1. RLJ
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    RLJ Member

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    Opinion on Family Sagas?

    Discussion in 'General Writing' started by RLJ, Sep 15, 2012.

    As a lot of you probably know, given my previous posts. I'm in love with Period Pieces, they are the only things I feel really comfortable writing in. I was thinking about writing a family saga, spanning about 2 or 3 generations starting 1870 or '75. How do YOU feel about Period Pieces, and Family Sagas? How do you feel about them put together?
     
  2. Link the Writer
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    Link the Writer Flipping Out For A Good Story. Contributor

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    I don't mind them. I think I've read a few peices where the sequel focused on the previous book's descendants. I myself have ideas of a family saga that features two families and their descendants from the 1700s to modern times.

    It all depends on how interesting you make this family, I think. What are they doing? What's the plot?
     
  3. RLJ
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    Well I find that "Idle Rich" factor of the Victorian Era very intruiging to write about. So I was going to focus on a well-to-do family, and their exploits. The trouble they get into, (infidelity, scandal etc.) The first generation that I'll focus on is born in the 1850s, then I plan to stretch on to the pre-World War One, or maybe even go in to the mid-20s.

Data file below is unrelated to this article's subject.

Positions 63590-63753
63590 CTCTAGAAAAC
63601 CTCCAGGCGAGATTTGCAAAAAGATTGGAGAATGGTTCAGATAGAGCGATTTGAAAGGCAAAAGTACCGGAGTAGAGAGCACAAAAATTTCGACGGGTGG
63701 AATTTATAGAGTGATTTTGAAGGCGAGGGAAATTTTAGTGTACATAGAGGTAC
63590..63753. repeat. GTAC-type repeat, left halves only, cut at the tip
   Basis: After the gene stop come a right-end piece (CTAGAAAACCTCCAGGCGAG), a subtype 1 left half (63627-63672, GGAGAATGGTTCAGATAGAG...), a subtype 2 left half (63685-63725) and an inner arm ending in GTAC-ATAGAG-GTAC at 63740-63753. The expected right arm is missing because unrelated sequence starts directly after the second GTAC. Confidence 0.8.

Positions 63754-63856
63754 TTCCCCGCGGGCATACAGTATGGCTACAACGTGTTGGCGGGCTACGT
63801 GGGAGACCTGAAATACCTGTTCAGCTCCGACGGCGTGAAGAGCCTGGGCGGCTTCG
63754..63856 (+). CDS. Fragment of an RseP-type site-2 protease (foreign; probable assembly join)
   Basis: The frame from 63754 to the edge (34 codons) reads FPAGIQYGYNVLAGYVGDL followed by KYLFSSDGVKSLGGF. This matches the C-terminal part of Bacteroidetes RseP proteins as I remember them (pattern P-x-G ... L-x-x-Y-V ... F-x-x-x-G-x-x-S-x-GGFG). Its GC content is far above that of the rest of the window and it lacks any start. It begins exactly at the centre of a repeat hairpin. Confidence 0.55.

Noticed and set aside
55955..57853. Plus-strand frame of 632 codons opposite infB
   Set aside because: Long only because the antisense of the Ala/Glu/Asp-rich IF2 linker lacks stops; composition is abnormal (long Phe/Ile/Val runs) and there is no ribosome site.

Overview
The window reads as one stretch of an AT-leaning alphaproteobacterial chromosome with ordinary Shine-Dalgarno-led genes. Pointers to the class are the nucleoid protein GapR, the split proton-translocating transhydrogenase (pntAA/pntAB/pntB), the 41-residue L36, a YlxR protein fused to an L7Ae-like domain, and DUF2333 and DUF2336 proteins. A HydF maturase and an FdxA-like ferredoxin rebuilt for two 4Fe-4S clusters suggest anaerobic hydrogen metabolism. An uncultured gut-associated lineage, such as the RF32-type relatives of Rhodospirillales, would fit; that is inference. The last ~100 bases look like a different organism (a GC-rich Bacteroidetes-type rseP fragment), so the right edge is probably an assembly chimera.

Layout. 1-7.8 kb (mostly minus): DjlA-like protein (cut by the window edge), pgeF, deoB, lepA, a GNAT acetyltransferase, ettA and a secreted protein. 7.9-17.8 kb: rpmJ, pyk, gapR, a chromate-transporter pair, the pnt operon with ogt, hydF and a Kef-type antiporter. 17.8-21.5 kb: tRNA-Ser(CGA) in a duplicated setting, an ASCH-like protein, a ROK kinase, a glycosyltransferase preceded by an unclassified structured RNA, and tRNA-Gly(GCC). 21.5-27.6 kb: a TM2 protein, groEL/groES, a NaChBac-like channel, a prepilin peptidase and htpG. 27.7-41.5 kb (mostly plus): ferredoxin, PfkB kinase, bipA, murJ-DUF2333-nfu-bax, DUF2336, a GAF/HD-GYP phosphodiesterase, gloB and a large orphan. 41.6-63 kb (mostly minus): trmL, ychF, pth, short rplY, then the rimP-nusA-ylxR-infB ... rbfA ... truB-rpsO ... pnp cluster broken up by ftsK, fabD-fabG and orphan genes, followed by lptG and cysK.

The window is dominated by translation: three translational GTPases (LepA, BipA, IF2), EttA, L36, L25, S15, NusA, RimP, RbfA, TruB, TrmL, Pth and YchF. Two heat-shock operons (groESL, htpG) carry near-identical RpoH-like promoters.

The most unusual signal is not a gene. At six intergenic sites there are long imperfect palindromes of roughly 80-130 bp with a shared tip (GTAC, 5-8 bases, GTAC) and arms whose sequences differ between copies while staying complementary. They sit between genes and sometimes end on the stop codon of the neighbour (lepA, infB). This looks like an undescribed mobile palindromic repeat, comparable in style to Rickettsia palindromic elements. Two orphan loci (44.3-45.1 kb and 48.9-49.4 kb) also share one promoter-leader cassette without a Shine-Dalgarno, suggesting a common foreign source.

4. Cogito
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    Cogito Former Mod, Retired Supporter Contributor

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    If the writing is good, I'll read it. If the writing is boring, I'll probably pause and set it on my reading backlog, never again to see the light of day.
     
  5. Link the Writer
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    Link the Writer Flipping Out For A Good Story. Contributor

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    1800s is my kind of era! Make the family and the plot interesting, and consider me a reader!
     
  6. minstrel
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    minstrel Leader of the Insquirrelgency Staff Supporter Contributor

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    The time period is interesting to me. I can't say I'm a huge fan of family sagas, but that could be because I've never read any (unless Steinbeck's East of Eden counts, and I love that book).

    Go for it. As everybody says, if it's well written, it'll be worth reading.
     
  7. thirdwind
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    thirdwind Contributing Member Contest Administrator Reviewer Contributor

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    Like everyone else, I'll read it if the writing is good.